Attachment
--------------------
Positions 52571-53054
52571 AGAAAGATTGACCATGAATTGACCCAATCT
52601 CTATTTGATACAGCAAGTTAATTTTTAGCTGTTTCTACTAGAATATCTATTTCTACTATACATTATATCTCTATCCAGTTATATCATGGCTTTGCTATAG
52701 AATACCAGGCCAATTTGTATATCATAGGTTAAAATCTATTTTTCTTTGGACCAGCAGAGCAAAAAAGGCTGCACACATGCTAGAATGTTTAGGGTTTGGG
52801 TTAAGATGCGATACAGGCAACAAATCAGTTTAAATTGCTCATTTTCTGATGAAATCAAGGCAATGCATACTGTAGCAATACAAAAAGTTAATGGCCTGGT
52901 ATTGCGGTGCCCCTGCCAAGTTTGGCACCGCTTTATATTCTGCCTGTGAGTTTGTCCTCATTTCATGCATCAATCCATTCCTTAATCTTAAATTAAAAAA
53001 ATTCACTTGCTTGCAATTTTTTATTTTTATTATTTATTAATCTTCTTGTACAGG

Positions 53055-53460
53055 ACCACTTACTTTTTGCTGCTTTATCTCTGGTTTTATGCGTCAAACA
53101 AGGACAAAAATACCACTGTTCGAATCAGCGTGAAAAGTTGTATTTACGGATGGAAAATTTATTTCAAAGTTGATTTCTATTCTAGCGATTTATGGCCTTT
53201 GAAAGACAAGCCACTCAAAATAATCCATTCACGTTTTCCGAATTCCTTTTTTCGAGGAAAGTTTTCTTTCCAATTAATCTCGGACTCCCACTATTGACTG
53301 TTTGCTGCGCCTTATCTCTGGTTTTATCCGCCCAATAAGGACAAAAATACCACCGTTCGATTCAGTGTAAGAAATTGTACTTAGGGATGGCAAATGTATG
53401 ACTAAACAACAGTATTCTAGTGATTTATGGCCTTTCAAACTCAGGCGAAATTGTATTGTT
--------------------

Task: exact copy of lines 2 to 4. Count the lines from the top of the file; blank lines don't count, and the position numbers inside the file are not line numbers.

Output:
52571 AGAAAGATTGACCATGAATTGACCCAATCT
52601 CTATTTGATACAGCAAGTTAATTTTTAGCTGTTTCTACTAGAATATCTATTTCTACTATACATTATATCTCTATCCAGTTATATCATGGCTTTGCTATAG
52701 AATACCAGGCCAATTTGTATATCATAGGTTAAAATCTATTTTTCTTTGGACCAGCAGAGCAAAAAAGGCTGCACACATGCTAGAATGTTTAGGGTTTGGG